Minimum requirements in the information requirement

Businesses must comply with several requirements in order to fulfill the information requirement, this applies to both general information and information about human rights and decent working conditions linked to a product or service.

Read more about basic human rights and decent working conditions here

In the first part of the information requirement, the business must, as in the report, explain the board’s anchoring of responsibilities and guidelines. This applies to specific measures that are initiated in the event of actual or potential negative consequences on human rights and decent working conditions. It can also include which departments are responsible for the various points, or explain what the board’s tasks and responsibilities are. It should also appear how the company is organized and structured.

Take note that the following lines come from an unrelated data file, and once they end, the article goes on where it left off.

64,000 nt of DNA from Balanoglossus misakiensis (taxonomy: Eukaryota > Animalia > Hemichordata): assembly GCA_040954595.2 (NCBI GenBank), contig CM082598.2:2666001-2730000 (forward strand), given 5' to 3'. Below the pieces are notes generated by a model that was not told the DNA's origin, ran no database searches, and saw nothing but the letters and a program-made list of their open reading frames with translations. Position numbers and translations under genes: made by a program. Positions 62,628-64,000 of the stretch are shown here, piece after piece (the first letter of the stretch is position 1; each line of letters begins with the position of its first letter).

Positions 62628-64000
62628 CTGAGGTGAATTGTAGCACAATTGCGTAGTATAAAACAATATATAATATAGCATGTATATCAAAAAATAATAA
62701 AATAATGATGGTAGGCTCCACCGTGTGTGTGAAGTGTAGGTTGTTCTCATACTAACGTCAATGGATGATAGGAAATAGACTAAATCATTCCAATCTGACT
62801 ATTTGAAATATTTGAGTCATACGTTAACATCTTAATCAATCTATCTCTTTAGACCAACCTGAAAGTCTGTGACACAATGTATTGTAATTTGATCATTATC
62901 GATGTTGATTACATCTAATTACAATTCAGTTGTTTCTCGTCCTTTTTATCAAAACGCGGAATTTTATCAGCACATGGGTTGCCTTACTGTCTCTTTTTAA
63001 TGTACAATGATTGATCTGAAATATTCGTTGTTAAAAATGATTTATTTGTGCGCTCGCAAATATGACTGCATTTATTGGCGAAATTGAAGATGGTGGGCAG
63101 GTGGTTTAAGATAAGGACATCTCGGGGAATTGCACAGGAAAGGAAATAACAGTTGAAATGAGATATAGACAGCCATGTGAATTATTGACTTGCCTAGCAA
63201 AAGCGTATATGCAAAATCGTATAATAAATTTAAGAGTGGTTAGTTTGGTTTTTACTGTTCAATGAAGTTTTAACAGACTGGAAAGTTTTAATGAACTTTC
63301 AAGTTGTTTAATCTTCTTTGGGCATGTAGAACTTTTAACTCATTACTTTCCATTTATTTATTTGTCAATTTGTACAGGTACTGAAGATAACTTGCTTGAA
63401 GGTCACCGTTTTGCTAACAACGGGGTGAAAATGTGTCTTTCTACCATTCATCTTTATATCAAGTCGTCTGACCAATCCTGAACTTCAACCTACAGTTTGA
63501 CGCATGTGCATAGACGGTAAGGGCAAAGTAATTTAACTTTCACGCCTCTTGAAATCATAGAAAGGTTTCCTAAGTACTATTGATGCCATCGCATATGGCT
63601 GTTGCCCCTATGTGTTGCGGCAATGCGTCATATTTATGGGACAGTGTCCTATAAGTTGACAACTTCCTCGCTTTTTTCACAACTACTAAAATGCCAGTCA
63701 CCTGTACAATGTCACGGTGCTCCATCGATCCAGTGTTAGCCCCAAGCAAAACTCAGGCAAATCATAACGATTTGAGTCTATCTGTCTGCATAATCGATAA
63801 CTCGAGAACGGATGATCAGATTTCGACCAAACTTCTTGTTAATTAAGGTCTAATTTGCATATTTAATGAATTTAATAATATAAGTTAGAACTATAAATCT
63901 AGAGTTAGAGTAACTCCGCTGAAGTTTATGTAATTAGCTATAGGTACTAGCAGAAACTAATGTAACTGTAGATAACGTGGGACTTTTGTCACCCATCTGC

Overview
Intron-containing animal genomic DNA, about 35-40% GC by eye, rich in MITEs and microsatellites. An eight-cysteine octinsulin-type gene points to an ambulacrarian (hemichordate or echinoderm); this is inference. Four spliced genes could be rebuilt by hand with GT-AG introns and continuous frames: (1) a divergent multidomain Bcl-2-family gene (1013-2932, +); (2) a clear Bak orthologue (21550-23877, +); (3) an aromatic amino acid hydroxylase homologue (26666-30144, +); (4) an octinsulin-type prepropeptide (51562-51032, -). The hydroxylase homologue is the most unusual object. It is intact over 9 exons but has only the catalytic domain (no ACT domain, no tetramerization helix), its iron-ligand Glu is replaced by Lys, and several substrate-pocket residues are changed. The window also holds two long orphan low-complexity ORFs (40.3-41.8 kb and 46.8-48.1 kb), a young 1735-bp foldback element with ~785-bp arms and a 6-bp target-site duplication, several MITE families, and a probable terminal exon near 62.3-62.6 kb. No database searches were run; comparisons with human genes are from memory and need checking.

In order to respond to information about human rights and decent working conditions linked to a specific product or service, the business must describe the findings of the due diligence assessments. Details about the supplier that can “reveal the identity” do not need to appear, but geography, industry and, if applicable, product should appear. If there are few specific cases to report, the business can explain how they ensure good working conditions and human rights with their suppliers.

It is important that the business provides written, comprehensive and comprehensible answers to how they handle actual and potential negative consequences. It is also important to include measures that have been initiated and any results thereof.

In some cases, it will be possible to refer to publicly available information, preferably also your own statement, if this provides a comprehensive answer. Expect to temporarily have to add more information, as the obligation to provide information requires you to answer the questions asked in detail and precisely.